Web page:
Choose four consecutive whole numbers. Multiply the first and last numbers together. Multiply the middle pair together. What do you notice?
An account of some magic squares and their properties and and how to construct them for yourself.
Jo has three numbers which she adds together in pairs. When she does this she has three different totals: 11, 17 and 22 What are the three numbers Jo had to start with?”
Imagine starting with one yellow cube and covering it all over with a single layer of red cubes, and then covering that cube with a layer of blue cubes. How many red and blue cubes would you need?
The Tower of Hanoi is an ancient mathematical challenge. Working on the building blocks may help you to explain the patterns you notice.
Many numbers can be expressed as the difference of two perfect squares. What do you notice about the numbers you CANNOT make?
Do you notice anything about the solutions when you add and/or subtract consecutive negative numbers?
Can you find sets of sloping lines that enclose a square?
Triangle numbers can be represented by a triangular array of squares. What do you notice about the sum of identical triangle numbers?
Square numbers can be represented as the sum of consecutive odd numbers. What is the sum of 1 + 3 + ..... + 149 + 151 + 153?
What are the areas of these triangles? What do you notice? Can you generalise to other "families" of triangles?
Euler discussed whether or not it was possible to stroll around Koenigsberg crossing each of its seven bridges exactly once. Experiment with different numbers of islands and bridges.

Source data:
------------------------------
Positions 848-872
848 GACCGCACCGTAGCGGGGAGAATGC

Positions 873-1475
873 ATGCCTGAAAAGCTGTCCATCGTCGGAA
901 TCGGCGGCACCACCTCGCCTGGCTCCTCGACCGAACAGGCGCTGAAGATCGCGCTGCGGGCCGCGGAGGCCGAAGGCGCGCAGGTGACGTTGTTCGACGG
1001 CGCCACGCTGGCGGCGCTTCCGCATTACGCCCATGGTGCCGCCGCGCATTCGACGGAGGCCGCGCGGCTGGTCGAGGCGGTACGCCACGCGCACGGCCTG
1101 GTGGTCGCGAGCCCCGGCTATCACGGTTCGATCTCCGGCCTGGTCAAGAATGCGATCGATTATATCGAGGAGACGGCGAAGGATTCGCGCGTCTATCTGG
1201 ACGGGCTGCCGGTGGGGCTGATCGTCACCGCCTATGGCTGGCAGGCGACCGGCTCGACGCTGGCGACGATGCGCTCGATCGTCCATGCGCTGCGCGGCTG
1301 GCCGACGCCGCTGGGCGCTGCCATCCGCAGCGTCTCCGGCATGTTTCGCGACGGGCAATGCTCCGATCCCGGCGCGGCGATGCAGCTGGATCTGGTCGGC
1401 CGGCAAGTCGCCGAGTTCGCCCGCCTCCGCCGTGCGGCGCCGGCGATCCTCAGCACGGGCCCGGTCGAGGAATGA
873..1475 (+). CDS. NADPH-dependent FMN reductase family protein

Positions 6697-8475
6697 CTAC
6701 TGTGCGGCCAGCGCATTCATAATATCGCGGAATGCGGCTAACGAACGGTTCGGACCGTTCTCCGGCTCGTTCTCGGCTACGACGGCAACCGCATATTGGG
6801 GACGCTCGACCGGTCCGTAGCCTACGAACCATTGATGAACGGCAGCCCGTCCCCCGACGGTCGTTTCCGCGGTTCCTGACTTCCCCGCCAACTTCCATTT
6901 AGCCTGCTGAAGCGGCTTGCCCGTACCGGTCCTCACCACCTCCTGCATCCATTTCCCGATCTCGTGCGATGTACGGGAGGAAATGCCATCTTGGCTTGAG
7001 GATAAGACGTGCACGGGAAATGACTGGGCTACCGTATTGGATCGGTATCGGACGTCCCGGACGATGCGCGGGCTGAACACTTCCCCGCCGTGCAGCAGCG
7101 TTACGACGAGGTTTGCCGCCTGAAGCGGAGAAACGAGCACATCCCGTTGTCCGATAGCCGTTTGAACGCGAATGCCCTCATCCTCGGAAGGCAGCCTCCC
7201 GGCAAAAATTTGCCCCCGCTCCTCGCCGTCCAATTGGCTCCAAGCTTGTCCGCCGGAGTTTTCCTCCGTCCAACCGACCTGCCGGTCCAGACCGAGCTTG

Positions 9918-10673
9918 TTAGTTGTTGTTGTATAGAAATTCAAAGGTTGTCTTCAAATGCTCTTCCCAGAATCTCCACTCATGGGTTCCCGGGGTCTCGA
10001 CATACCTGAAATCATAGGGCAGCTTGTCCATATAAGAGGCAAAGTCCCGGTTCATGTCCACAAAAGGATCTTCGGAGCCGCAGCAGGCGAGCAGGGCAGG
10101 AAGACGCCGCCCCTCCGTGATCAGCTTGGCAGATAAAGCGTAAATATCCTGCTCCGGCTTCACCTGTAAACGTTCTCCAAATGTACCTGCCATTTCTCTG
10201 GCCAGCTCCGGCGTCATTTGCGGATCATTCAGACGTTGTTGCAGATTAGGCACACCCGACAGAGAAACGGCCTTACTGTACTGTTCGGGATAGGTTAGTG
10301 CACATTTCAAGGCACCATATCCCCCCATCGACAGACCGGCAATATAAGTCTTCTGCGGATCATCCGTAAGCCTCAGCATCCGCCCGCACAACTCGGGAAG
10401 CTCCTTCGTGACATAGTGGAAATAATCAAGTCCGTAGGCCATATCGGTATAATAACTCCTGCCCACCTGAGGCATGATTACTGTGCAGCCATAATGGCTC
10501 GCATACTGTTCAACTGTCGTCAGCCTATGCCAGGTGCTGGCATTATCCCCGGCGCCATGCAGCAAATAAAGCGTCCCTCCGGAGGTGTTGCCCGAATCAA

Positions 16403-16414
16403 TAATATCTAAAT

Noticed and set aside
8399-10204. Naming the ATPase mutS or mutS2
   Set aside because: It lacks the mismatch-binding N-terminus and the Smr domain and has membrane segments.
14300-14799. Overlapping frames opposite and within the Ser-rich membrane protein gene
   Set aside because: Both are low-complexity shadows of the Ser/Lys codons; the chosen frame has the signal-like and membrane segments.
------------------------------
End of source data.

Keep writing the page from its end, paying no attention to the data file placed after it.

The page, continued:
The sum of the numbers 4 and 1 [1/3] is the same as the product of 4 and 1 [1/3]; that is to say 4 + 1 [1/3] = 4 × 1 [1/3]. What other numbers have the sum equal to the product and can this be so for. . . .
Think of a number, add one, double it, take away 3, add the number you first thought of, add 7, divide by 3 and take away the number you first thought of. You should now be left with 2. How do I. . . .
When number pyramids have a sequence on the bottom layer, some interesting patterns emerge...
If you continue the pattern, can you predict what each of the following areas will be? Try to explain your prediction.
Can you find the values at the vertices when you know the values on the edges?
List any 3 numbers. It is always possible to find a subset of adjacent numbers that add up to a multiple of 3. Can you explain why and prove it?
What is the volume of the solid formed by rotating this right angled triangle about the hypotenuse?
Take any whole number between 1 and 999, add the squares of the digits to get a new number. Make some conjectures about what happens in general.
Is there a relationship between the coordinates of the endpoints of a line and the number of grid squares it crosses?
The diagram shows a 5 by 5 geoboard with 25 pins set out in a square array. Squares are made by stretching rubber bands round specific pins. What is the total number of squares that can be made on a. . . .
Can you find the values at the vertices when you know the values on the edges of these multiplication arithmagons?
Can you work out how to win this game of Nim? Does it matter if you go first or second?
Can you find the area of a parallelogram defined by two vectors?
Can you explain the surprising results Jo found when she calculated the difference between square numbers?